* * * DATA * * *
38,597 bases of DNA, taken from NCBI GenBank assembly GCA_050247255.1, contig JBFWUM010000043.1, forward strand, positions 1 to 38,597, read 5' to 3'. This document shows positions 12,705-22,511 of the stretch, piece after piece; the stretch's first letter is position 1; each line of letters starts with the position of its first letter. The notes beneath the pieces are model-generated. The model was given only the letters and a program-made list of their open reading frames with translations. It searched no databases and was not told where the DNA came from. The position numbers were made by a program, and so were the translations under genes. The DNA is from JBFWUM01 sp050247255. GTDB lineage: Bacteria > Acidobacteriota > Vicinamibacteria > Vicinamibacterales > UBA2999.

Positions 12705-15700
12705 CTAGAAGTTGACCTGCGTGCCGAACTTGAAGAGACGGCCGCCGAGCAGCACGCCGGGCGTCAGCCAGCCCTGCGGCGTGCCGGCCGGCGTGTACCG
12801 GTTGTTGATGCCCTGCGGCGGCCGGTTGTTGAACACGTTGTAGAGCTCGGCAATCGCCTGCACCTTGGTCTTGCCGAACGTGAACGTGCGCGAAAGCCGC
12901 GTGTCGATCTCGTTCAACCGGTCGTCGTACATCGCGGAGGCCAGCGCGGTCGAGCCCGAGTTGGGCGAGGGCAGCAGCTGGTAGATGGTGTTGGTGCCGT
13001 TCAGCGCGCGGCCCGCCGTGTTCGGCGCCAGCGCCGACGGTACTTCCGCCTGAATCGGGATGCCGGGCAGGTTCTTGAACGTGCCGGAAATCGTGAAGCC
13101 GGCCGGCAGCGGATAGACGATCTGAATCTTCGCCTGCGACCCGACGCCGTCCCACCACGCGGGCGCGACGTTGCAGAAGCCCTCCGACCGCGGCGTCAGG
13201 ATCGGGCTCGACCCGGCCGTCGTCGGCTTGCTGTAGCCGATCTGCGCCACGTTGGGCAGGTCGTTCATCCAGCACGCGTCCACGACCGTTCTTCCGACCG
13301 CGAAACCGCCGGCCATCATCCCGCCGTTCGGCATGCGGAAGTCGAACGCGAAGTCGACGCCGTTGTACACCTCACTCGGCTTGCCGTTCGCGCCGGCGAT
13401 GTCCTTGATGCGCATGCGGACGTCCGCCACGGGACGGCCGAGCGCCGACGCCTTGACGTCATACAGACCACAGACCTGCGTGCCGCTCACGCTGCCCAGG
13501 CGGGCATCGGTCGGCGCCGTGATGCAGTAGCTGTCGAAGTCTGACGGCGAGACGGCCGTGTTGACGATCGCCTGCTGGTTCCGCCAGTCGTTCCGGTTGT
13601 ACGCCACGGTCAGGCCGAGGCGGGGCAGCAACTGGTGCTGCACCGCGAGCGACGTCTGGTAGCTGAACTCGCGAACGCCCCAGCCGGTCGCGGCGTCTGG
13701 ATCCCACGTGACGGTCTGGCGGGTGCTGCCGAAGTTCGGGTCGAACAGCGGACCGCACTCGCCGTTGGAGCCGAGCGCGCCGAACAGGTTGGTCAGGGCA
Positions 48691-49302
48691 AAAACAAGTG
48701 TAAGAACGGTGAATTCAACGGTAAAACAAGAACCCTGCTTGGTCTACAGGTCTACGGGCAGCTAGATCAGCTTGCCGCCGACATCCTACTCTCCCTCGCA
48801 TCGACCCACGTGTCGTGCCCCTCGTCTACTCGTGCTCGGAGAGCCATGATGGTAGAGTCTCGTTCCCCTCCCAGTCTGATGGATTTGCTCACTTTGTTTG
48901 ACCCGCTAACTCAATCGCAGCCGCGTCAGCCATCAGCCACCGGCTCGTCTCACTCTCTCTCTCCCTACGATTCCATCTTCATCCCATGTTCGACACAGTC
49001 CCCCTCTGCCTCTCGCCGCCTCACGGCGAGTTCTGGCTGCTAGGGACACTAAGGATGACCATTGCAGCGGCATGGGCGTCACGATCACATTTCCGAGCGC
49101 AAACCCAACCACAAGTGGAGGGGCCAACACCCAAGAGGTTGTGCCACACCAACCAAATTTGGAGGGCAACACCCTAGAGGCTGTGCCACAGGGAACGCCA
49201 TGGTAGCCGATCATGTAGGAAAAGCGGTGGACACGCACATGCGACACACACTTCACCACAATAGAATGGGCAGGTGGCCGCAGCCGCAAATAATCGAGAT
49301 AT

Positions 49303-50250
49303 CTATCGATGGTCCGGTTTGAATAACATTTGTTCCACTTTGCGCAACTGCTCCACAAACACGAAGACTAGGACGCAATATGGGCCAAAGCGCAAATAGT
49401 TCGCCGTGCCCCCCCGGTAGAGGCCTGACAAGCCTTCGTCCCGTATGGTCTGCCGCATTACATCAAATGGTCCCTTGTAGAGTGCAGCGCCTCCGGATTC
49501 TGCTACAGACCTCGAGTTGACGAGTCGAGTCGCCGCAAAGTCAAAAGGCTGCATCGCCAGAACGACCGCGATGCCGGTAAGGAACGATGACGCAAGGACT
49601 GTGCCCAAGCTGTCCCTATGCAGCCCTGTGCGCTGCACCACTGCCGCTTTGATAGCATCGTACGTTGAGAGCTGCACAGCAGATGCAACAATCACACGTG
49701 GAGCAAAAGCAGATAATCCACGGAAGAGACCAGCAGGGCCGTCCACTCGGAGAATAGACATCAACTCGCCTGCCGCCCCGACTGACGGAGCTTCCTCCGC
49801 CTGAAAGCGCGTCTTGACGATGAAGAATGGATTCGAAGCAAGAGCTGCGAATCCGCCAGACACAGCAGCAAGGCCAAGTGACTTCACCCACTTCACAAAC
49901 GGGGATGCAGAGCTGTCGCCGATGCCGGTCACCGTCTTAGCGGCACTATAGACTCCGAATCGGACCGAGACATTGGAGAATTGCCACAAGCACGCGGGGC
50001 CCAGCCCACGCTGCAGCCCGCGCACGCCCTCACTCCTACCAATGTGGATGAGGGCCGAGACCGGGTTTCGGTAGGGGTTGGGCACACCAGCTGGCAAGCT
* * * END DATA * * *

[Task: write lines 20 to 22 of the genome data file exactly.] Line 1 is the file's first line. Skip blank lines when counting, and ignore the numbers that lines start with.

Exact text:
49101 AAACCCAACCACAAGTGGAGGGGCCAACACCCAAGAGGTTGTGCCACACCAACCAAATTTGGAGGGCAACACCCTAGAGGCTGTGCCACAGGGAACGCCA
49201 TGGTAGCCGATCATGTAGGAAAAGCGGTGGACACGCACATGCGACACACACTTCACCACAATAGAATGGGCAGGTGGCCGCAGCCGCAAATAATCGAGAT
49301 AT